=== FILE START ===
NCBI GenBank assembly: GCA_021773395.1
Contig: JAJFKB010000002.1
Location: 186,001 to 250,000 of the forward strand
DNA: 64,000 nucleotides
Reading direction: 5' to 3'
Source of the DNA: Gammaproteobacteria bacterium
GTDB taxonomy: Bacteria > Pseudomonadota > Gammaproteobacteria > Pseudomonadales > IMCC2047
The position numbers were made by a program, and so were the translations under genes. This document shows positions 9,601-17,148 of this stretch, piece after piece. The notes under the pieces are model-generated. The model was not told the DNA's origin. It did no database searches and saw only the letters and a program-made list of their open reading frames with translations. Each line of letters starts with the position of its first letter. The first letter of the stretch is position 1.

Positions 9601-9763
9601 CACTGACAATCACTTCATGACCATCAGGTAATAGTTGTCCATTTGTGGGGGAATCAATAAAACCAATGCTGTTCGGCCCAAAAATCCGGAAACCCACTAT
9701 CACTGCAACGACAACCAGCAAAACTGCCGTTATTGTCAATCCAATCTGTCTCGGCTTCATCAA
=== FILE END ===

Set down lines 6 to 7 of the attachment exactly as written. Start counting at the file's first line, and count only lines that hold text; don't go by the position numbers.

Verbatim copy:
Source of the DNA: Gammaproteobacteria bacterium
GTDB taxonomy: Bacteria > Pseudomonadota > Gammaproteobacteria > Pseudomonadales > IMCC2047